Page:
During the summer of 2018, we tagged the first wild Cinereous Vulture nestling in Portugal together with Liga para a Protecção da Natureza (LPN) in the Moura region. Recently, there were no movements from the GPS data, so we carried out an investigation.
Conservationists from LPN and Instituto da Conservação da Natureza e das Florestas (ICNF) identified a young male Cinereous Vulture around 90 days old to be tagged. The team took measurements such as weight from the bird before attaching a ring to him and fitting him with a GPS transmitter, provided by the VCF with funding from the MAVA Foundation. The team named him Murtigão after the river valley he was born on the Herdade da Contenda Estate. Murtigão was one of two Cinereous Vultures that successfully fledged in 2018 from the eight breeding pairs in the area. The colony in Contenda is one of the three now existing in Portugal, following a recent recolonisation from the growing Spanish colonies nearby. Thanks to the GPS transmitter, we were able to track his movements since he fledged on the 5th of July, mainly travelling in the area in Spain, but also in the breeding colony in Portugal.
At the end of November 2018, Murtigão was also photographed visiting a supplementary feeding station managed by LPN in the Herdade da Contenda, the area of his fledging. Recently, there were some warning signs indicated by the GPS data.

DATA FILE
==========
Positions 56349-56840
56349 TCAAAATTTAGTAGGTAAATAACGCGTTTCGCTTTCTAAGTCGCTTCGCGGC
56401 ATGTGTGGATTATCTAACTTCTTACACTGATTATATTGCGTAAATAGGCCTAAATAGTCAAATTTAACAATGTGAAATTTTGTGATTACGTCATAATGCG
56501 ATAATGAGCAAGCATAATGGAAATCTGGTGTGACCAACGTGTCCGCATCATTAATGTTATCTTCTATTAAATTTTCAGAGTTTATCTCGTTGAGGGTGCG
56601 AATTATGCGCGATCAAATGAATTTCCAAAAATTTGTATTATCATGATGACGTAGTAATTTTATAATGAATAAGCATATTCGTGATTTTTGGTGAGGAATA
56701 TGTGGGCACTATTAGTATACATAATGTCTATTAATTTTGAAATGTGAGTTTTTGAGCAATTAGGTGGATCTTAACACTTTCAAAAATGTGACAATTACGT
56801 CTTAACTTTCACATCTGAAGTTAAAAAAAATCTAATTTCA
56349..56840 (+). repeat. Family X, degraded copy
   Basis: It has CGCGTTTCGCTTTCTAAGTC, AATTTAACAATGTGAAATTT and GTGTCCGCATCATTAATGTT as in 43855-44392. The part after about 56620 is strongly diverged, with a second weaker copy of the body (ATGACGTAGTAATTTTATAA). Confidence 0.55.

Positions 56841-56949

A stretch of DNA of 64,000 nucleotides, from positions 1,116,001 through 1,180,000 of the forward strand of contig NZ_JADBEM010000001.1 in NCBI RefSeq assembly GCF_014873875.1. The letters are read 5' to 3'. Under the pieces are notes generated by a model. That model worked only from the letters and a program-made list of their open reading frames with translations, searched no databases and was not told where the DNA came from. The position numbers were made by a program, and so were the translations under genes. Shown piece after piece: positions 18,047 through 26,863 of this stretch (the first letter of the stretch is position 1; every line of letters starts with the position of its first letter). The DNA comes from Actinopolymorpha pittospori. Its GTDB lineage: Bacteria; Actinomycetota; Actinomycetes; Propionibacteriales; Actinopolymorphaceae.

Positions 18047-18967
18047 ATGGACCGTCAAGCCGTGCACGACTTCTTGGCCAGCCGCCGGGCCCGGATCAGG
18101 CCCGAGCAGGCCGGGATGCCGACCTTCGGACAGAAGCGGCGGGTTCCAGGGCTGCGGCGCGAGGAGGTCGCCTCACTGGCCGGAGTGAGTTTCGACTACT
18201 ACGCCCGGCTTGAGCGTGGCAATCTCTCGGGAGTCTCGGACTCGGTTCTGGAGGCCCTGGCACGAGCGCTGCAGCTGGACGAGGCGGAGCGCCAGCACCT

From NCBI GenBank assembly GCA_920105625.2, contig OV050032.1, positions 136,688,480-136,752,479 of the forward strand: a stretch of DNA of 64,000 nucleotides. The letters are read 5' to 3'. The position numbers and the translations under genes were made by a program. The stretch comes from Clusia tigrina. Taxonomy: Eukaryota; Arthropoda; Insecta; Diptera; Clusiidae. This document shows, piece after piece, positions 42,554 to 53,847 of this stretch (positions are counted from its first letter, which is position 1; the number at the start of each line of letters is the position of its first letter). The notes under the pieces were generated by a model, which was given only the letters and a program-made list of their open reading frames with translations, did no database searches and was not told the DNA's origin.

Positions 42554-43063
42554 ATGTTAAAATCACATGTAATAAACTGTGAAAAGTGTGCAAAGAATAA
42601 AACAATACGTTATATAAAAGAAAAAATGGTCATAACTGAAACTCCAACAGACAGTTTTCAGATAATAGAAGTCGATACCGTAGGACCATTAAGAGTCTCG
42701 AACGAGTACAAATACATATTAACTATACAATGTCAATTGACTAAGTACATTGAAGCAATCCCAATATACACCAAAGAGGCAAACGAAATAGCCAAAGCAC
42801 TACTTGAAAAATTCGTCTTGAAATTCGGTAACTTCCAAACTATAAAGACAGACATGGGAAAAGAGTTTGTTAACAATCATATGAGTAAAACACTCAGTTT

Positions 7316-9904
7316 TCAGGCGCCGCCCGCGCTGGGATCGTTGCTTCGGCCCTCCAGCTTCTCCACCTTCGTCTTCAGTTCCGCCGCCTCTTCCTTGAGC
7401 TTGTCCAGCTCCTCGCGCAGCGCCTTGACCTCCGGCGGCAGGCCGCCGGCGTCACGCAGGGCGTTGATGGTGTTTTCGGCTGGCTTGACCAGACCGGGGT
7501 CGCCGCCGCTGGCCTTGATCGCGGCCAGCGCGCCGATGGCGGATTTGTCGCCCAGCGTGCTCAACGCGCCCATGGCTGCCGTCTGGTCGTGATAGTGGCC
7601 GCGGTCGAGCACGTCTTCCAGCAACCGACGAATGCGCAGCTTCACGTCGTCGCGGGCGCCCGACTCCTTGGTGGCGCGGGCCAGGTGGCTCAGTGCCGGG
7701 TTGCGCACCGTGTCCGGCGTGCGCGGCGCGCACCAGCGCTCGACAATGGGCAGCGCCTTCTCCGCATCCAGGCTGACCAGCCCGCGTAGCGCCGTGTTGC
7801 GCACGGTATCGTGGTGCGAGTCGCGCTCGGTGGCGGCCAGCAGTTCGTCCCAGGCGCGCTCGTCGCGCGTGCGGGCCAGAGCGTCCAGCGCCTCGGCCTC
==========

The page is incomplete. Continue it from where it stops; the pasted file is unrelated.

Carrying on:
On the 26th of December, it was detected that the tag was no longer moving and the worst had to be expected. Quick field inspection by both the Portugese partners and the Junta de Andalusia went on site to search for the tag and the bird. It was soon clear that the bird lost the tag and should hopefully still be fine. Only some days later the team managed to collect the tag, which was very well camouflaged in grass and leaves.
It is normal that tags are lost as they all have a breaking point included in the harness. And we are happy that Murtigão is doing fine.
Cinereous Vultures in Portugal
Cinereous Vultures became extinct as breeding species in Portugal in the 1970s, mostly due to the use of poisoned carcasses targeting unwanted predators. An increasing population in Spain saw the species regularly visiting Portugal to forage with the first pair breeding in central Portugal (Tejo Internacional) in 2010 (where now there is a small colony of about 10 pairs), and then in north-eastern Portugal (one single pair). And in 2015 the species recolonised the natural park Herdade da Contenda, and has bred there successfully ever since – there are about 5 breeding pairs there now.
Working for the recovery of Cinereous Vultures
With the recovery of the species in Spain there has been a range of conservation projects supporting the conservation of the Cinereous Vultures in Portugal such as the cross-border LIFE Rupis project in the Douro Canyon. The LPN also led on a multimillion Euro conservation project, Habitat Lince Abutre, which came to an end in 2016 and supported by the EU’s LIFE+ programme. The project established a network of 10 feeding sites and constructed 30 artificial nesting platforms, which were instrumental to the successful breeding of pairs in southern Portugal.
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